17. Numerical analysis of the heat transfer and fluid flow in the butt-fusion welding process

    Science.gov (United States)

    Yoo, Jae Hyun; Choi, Sunwoong; Nam, Jaewook; Ahn, Kyung Hyun; Oh, Ju Seok

    2017-02-01

    Butt-fusion welding is an effective process for welding polymeric pipes. The process can be simplified into two stages. In heat soak stage, the pipe is heated using a hot plate contacted with one end of the pipe. In jointing stage, a pair of heated pipes is compressed against one another so that the melt regions become welded. In previous works, the jointing stage that is highly related to the welding quality was neglected. However, in this study, a finite element simulation is conducted including the jointing stage. The heat and momentum transfer are considered altogether. A new numerical scheme to describe the melt flow and pipe deformation for the butt-fusion welding process is introduced. High density polyethylene (HDPE) is used for the material. Flow via thermal expansion of the heat soak stage, and squeezing and fountain flow of the jointing stage are well reproduced. It is also observed that curling beads are formed and encounter the pipe body. The unique contribution of this study is its capability of directly observing the flow behaviors that occur during the jointing stage and relating them to welding quality.

  18. Simulation on Dynamic Characteristic of Negative Resistance Arc in Pulsed TIG Welding

    Institute of Scientific and Technical Information of China (English)

    YANG Lijun; HAN Pengbo; DONG Tianshun; ZHANG Jian; XU Licheng

    2007-01-01

    A mathematical model is established on the basis of the physical characteristic of the negative resistance arc when a low current of 0-50 A is applied in pulsed TIG welding. The simulation model converted from the mathematical model is run in MATLAB environment, and the discussion is focused on the way the peak current ranging from 29 A to 50 A and the time constant of arc in the span of 0.003-0.006 s influence the simulating results and the dynamic characteristic. The simulating data are close to that of welding experiments and correspond to the theoretical conclusion.

  19. Probing weld quality monitoring in friction stir welding through characterization of signals by fractal theory

    Energy Technology Data Exchange (ETDEWEB)

    Das, Bipul; Bag, Swarup; Pal, Sukhomay [Indian Institute of Technology Guwahati, Assam (India)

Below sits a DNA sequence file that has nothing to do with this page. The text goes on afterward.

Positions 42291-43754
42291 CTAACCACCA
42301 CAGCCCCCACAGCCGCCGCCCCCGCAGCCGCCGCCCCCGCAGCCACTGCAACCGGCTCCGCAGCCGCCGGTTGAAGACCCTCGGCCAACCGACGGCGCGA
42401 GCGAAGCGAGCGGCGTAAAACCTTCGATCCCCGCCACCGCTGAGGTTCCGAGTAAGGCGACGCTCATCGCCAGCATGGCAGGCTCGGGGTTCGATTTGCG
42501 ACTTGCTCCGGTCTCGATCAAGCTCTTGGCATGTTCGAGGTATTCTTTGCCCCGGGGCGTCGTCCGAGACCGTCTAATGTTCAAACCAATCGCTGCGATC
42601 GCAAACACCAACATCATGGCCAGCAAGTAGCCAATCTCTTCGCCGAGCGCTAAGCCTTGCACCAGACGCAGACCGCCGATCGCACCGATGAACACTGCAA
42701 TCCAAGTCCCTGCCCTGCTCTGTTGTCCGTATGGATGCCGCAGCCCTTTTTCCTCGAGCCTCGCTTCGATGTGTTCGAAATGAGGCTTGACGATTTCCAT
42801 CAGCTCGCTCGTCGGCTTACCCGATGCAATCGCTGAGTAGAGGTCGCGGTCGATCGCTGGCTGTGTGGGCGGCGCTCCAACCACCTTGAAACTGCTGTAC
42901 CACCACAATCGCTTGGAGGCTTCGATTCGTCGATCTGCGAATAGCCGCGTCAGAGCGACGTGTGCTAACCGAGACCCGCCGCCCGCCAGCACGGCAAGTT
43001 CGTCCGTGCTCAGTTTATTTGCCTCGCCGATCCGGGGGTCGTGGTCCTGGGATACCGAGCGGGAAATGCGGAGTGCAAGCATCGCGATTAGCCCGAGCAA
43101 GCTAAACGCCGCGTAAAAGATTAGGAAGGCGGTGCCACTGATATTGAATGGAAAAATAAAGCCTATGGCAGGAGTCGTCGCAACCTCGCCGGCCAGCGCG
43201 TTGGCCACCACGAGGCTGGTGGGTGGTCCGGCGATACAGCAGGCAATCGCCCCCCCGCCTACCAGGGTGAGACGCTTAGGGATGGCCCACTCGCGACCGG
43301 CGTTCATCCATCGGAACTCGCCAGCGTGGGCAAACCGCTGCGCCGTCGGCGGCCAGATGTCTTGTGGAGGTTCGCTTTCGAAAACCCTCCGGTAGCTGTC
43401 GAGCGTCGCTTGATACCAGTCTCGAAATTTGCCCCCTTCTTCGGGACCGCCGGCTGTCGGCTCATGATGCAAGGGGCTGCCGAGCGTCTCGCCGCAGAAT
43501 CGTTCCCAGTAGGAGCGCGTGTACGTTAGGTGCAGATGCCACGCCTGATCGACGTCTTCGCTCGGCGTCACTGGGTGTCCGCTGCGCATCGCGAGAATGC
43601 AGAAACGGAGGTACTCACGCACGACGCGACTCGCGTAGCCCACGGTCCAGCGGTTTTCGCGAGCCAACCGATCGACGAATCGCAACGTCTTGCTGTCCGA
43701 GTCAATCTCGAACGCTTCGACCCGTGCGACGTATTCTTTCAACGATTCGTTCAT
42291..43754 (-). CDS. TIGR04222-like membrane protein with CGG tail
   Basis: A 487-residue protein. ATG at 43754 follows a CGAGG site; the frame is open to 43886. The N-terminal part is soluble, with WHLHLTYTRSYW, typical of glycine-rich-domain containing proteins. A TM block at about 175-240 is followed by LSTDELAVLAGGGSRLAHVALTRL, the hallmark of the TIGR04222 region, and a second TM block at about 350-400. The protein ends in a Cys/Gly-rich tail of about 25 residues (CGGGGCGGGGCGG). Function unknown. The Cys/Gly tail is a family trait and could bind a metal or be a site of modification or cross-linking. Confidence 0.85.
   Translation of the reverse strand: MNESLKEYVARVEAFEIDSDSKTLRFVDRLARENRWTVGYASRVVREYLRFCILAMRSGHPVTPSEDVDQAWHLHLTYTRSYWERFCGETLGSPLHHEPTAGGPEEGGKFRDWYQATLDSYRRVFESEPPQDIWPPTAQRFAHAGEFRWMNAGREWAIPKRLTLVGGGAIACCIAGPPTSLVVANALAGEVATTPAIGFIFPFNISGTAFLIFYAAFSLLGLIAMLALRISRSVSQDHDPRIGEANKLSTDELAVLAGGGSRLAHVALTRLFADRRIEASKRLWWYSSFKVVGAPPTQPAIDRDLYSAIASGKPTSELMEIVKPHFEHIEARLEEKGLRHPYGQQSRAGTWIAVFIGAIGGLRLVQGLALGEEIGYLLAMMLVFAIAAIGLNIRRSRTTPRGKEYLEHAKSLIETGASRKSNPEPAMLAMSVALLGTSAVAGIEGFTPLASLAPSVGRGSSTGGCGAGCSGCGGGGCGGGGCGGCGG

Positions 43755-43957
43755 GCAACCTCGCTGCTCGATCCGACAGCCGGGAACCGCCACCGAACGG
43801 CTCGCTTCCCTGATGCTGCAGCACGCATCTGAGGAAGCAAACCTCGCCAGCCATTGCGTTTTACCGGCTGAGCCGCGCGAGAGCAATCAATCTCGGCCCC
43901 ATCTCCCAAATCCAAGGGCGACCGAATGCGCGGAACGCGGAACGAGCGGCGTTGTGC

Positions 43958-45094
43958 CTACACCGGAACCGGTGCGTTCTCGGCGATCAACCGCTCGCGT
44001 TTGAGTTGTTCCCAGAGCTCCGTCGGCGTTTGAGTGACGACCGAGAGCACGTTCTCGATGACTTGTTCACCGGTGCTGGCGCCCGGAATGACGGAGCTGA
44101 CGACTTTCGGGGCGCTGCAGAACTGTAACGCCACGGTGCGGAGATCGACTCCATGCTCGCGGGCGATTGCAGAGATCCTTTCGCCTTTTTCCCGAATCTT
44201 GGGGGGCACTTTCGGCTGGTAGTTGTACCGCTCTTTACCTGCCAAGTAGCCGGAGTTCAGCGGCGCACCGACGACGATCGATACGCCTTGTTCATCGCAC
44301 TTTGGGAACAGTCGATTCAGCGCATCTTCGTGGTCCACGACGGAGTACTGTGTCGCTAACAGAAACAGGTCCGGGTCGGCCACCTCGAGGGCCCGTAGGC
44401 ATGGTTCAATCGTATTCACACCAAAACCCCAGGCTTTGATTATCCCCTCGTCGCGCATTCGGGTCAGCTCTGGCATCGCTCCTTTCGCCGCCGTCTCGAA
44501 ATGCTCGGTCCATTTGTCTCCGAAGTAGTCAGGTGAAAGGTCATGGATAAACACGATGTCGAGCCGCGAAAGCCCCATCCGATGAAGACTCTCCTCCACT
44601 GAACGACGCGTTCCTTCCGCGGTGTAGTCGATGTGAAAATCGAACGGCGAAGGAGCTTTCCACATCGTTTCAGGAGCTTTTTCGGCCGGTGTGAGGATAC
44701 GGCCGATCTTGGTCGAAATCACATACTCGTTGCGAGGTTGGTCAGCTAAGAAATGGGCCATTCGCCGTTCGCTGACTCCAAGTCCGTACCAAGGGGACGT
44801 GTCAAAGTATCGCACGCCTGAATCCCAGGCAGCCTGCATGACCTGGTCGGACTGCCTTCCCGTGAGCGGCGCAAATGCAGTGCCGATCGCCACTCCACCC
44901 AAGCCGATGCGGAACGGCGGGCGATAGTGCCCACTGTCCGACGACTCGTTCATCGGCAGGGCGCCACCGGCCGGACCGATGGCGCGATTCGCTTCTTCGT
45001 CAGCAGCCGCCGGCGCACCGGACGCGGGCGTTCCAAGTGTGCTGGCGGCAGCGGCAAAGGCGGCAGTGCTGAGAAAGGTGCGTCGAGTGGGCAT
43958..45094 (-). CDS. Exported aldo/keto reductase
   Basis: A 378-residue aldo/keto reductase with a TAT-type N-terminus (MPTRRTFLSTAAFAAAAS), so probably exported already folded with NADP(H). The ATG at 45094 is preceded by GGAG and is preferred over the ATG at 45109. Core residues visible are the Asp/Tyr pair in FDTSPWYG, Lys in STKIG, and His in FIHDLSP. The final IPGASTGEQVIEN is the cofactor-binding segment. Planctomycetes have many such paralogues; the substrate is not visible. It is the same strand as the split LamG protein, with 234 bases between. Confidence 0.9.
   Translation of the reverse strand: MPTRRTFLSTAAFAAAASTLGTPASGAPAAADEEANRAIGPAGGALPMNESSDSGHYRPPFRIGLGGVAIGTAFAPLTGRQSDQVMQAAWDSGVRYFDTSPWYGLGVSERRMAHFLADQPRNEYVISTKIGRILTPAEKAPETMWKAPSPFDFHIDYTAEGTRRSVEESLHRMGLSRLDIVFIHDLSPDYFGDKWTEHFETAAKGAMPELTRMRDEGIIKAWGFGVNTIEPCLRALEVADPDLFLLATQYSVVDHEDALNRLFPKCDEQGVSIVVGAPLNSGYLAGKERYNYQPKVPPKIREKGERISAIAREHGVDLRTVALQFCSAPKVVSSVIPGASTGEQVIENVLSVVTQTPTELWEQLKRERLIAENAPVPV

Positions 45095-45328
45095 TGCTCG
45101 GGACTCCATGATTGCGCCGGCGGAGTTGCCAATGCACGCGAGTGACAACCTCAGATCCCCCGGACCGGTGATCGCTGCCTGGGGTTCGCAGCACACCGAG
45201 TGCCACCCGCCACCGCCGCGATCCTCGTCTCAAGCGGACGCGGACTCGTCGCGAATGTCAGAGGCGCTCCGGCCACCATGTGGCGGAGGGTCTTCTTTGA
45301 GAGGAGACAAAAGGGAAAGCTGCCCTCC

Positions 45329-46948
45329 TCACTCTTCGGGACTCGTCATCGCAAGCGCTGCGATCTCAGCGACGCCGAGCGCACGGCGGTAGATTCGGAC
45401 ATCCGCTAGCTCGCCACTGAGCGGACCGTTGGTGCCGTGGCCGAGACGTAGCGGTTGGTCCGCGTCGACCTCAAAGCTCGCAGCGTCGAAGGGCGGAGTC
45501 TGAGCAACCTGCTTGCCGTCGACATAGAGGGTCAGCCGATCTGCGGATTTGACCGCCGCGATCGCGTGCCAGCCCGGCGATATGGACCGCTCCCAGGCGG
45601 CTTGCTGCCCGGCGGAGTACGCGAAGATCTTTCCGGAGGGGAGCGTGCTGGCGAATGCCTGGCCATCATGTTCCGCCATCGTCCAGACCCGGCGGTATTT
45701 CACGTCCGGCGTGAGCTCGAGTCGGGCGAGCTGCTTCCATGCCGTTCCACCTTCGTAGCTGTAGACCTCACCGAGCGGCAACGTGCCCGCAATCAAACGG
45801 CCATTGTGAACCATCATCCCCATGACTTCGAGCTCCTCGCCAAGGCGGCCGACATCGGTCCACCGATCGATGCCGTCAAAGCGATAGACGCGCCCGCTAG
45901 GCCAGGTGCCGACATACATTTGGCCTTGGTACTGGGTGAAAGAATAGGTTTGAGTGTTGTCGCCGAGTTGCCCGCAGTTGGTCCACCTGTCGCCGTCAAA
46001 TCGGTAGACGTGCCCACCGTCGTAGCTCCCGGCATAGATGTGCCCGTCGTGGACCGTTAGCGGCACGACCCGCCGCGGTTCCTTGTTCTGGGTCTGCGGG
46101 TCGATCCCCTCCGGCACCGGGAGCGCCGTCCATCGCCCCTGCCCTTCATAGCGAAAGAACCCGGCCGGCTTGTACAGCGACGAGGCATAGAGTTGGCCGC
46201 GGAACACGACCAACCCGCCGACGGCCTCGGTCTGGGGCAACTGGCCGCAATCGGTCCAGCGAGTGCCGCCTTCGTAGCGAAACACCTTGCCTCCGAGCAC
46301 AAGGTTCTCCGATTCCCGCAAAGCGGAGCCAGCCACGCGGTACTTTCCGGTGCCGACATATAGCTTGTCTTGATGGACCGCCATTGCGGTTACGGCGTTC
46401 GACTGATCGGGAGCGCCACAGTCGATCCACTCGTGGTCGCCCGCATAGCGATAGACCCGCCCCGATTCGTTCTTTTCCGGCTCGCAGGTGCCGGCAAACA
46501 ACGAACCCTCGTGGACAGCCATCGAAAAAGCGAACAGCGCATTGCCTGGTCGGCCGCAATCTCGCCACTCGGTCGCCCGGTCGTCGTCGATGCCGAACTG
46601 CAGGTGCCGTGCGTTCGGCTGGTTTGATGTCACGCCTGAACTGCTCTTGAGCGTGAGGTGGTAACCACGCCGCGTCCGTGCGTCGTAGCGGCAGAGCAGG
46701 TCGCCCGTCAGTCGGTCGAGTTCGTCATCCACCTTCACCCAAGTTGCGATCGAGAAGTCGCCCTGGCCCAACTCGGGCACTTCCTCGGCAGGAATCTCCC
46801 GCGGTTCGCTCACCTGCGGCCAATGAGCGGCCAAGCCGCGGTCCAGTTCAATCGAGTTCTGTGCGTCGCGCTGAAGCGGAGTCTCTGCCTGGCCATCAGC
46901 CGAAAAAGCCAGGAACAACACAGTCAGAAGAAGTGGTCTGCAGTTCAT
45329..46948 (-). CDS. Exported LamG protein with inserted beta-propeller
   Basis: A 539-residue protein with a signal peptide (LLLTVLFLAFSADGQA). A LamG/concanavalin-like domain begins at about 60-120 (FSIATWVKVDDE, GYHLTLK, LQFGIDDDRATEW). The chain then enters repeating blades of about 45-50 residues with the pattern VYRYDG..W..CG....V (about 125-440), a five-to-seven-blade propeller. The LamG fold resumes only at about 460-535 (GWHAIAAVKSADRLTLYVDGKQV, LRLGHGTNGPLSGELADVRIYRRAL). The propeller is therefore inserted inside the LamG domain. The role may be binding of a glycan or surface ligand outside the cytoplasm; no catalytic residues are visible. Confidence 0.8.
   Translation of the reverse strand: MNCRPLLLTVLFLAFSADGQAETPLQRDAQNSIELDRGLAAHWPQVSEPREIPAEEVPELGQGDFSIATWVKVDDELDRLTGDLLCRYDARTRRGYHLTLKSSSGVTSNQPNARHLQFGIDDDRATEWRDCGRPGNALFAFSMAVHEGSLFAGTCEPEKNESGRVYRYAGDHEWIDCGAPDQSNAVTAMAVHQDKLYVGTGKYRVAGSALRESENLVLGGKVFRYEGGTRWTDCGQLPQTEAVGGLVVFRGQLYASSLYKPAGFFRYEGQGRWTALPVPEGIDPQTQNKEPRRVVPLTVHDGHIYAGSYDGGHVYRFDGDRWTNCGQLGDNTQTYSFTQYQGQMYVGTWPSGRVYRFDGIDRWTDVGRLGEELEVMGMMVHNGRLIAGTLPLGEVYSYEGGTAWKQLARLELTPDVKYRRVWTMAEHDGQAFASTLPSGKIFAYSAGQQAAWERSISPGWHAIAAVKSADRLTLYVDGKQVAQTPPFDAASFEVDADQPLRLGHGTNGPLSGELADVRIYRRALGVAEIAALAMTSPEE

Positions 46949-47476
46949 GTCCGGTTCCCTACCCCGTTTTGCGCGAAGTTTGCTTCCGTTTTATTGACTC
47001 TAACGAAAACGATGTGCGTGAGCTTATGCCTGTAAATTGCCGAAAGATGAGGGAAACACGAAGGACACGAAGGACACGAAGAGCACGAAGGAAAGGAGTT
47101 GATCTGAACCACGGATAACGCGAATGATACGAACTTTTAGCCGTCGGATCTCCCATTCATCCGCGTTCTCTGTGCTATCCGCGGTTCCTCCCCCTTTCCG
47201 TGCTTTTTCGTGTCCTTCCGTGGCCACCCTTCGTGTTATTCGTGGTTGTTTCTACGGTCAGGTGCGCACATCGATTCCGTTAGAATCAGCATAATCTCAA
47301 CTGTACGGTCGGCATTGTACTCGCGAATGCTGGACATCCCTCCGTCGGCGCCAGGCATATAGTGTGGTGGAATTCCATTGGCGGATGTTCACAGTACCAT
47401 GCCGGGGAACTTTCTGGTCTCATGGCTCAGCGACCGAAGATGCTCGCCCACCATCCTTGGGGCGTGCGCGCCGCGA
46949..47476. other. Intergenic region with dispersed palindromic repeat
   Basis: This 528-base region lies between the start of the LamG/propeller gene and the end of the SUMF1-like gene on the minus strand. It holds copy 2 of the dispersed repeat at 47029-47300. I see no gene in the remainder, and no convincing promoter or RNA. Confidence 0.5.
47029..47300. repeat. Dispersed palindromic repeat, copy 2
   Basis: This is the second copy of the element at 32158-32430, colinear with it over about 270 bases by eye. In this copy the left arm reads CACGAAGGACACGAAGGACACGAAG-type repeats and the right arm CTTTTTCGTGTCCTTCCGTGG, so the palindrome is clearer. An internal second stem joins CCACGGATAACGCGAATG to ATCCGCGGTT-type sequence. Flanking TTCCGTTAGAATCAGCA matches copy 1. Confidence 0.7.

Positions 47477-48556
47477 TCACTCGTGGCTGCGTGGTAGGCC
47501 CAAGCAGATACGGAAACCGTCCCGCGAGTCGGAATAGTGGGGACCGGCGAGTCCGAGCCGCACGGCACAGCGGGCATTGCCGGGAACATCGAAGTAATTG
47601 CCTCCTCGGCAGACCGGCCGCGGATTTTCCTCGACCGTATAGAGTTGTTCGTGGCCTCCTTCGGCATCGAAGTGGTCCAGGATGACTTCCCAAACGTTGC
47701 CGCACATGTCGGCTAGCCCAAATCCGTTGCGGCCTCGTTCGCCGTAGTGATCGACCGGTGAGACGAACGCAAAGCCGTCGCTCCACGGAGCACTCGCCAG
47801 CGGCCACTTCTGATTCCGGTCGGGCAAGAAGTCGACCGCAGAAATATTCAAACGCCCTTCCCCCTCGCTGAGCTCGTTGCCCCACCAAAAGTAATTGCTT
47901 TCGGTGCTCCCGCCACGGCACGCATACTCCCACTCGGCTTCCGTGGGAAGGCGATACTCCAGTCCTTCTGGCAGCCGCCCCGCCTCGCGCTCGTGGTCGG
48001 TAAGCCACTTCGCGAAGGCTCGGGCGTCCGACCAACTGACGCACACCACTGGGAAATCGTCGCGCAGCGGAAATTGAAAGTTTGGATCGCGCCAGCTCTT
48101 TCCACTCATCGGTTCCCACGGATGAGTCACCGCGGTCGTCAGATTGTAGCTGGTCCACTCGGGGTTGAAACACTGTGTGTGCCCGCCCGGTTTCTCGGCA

2017-05-15

    Providing solutions towards the improvisation of welding technologies is the recent trend in the Friction stir welding (FSW) process. We present a monitoring approach for ultimate tensile strength of the friction stir welded joints based on information extracted from process signals through implementing fractal theory. Higuchi and Katz algorithms were executed on current and tool rotational speed signals acquired during friction stir welding to estimate fractal dimensions. Estimated fractal dimensions when correlated with the ultimate tensile strength of the joints deliver an increasing trend with the increase in joint strength. It is observed that dynamicity of the system strengthens the weld joint, i.e., the greater the fractal dimension, the better will be the quality of the weld. Characterization of signals by fractal theory indicates that the single-valued indicator can be an alternative for effective monitoring of the friction stir welding process.

  20. Friction Stir Welding in Wrought and Cast Aluminum Alloys: Weld Quality Evaluation and Effects of Processing Parameters on Microstructure and Mechanical Properties

    Science.gov (United States)

    Pan, Yi; Lados, Diana A.

    2017-01-01

    Friction stir welding (FSW) is a solid-state process widely used for joining similar and dissimilar materials for critical applications in the transportation sector. Understanding the effects of the process on microstructure and mechanical properties is critical in design for structural integrity. In this study, four aluminum alloy systems (wrought 6061-T651 and cast A356, 319, and A390) were processed in both as-fabricated and pre-weld heat-treated (T6) conditions using various processing parameters. The effects of processing and heat treatment on the resulting microstructures, macro-/micro-hardness, and tensile properties were systematically investigated and mechanistically correlated to changes in grain size, characteristic phases, and strengthening precipitates. Tensile tests were performed at room temperature both along and across the welding zones. A new method able to evaluate weld quality (using a weld quality index) was developed based on the stress concentration calculated under tensile loading. Optimum processing parameter domains that provide both defect-free welds and good mechanical properties were determined for each alloy and associated with the thermal history of the process. These results were further related to characteristic microstructural features, which can be used for component design and materials/process optimization.